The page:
Open Linux system platform and open source technology provider a la Mobile announced this week the availability of a complete Voice over IP (VoIP) Linux system stack for WiFi/GSM dual-mode phones.
The new stack is part of the company’s Market-Ready Series of Linux-based solutions for smartphones.
The company says handset vendors are looking for completely integrated Linux system stacks for solutions they can drop into their handset product lines and deliver to market. The Linux stack from a la Mobile would eventually let a consumer using a phone based on its stack to make calls via GSM cell towers as well as VoIP calls via any open WiFi network.
The primary reason for making a VoIP over WiFi (VoWiFi) call is to avoid using cellular carrier minutes or roaming charges.
The a la Mobile VoIP Made-Ready Linux Solution comes with an integrated SIP-based VoIP client, a browser, Java, Adobe Flash and a core suite of applications such as media, messaging and e-mail.
“The idea is to enable handset customers to bring dual-mode phones to market readily with no delays, while also giving them the peace-of-mind that the stack is completely integrated, tested, supported and maintained,” Pauline Lo Alker, president and CEO at a la Mobile explained. “In the upcoming months, we expect to introduce additional Made-Ready Linux solutions tuned for other function-centric mobile handsets.”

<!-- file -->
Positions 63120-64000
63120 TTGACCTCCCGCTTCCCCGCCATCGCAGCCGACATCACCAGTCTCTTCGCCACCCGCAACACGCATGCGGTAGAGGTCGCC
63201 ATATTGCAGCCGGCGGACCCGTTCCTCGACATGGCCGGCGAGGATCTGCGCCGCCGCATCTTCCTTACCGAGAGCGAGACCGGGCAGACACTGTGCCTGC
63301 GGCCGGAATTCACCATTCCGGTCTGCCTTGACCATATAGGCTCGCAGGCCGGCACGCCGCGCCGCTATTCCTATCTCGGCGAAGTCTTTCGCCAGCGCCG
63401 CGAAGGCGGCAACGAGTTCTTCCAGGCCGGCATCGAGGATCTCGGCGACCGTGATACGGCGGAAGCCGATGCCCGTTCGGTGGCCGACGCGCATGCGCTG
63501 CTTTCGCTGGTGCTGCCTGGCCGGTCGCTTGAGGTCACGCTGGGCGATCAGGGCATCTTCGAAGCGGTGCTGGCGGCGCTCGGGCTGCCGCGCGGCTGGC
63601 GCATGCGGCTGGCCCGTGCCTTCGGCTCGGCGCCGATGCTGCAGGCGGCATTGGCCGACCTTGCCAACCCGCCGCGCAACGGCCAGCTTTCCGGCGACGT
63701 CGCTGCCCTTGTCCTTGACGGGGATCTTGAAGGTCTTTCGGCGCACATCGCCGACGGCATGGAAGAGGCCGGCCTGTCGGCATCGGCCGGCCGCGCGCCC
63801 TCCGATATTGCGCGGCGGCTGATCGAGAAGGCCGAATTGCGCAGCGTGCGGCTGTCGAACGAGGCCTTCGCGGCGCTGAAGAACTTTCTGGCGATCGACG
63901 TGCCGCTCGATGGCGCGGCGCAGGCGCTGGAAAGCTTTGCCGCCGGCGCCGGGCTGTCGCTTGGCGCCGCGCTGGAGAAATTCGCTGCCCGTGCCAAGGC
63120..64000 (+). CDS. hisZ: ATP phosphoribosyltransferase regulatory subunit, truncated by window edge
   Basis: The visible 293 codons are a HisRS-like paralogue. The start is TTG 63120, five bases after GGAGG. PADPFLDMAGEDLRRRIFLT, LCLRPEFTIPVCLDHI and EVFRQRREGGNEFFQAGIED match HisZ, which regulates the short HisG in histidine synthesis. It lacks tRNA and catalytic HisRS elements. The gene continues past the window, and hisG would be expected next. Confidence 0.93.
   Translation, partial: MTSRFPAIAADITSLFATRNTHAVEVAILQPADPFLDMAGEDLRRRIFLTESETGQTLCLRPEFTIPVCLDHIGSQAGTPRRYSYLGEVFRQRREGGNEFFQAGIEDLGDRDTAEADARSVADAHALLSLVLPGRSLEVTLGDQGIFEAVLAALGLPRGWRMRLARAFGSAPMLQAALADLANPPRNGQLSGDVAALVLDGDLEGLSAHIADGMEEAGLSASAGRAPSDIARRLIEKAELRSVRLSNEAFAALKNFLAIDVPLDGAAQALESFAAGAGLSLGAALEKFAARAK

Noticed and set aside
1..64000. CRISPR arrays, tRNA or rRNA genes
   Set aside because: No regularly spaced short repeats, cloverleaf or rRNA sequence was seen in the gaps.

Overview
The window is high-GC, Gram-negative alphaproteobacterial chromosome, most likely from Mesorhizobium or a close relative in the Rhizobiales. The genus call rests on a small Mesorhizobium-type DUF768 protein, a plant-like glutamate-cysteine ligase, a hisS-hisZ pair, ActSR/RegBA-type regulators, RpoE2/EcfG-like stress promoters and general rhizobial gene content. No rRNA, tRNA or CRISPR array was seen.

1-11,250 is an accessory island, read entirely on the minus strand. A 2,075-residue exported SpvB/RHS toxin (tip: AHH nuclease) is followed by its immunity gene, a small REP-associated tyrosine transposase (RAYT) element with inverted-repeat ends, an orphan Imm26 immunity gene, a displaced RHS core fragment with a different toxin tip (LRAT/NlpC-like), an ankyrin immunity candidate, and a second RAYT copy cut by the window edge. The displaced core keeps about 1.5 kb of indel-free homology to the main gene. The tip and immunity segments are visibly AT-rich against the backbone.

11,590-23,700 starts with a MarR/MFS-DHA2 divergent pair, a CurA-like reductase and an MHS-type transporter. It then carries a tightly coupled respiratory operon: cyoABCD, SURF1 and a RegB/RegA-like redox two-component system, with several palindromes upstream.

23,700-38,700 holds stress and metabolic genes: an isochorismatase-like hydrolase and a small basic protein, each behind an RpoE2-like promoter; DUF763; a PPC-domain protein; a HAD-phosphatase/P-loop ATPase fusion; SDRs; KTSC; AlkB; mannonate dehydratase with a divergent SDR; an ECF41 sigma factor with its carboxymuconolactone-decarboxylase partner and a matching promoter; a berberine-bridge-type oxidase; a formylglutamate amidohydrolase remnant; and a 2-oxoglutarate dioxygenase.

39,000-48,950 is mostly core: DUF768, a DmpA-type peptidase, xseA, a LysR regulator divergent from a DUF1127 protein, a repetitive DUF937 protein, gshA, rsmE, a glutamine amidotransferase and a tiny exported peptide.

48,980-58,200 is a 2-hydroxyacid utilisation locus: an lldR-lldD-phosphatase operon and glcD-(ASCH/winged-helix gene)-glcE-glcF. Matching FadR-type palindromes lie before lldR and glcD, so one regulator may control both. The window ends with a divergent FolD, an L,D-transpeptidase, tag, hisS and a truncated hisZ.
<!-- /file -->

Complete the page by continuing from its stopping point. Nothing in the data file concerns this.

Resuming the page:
Obstacles for VoWiFi
While interest in WiFi-capable cell phones, in addition to VoWiFi smartphones, is ramping up quickly, roadblocks remain. The biggest roadblock may be reluctance on the part of cellular service providers to make it easy for customers to use their cell phones for WiFi calls.
“We are still absolutely in the earliest end of the early adopter stage for dual-mode phones,” Tony Rizzo, an analyst for The 451 Group, told LinuxInsider. “Carriers are absolutely not interested. In fact, the Nokia E61 that Cingular sells has a WiFi brother but Cingular put the old kibosh on it and won’t sell a dual-mode phone any time soon. Same with Verizon.”
In addition, an even more mundane problem may slow widespread use.
“Battery life is an impediment to purchase,” Stephen O’Grady, an industry analyst with Redmonk, told LinuxInsider. “WiFi is a battery-intensive activity and tends to drain consumer devices fairly quickly.”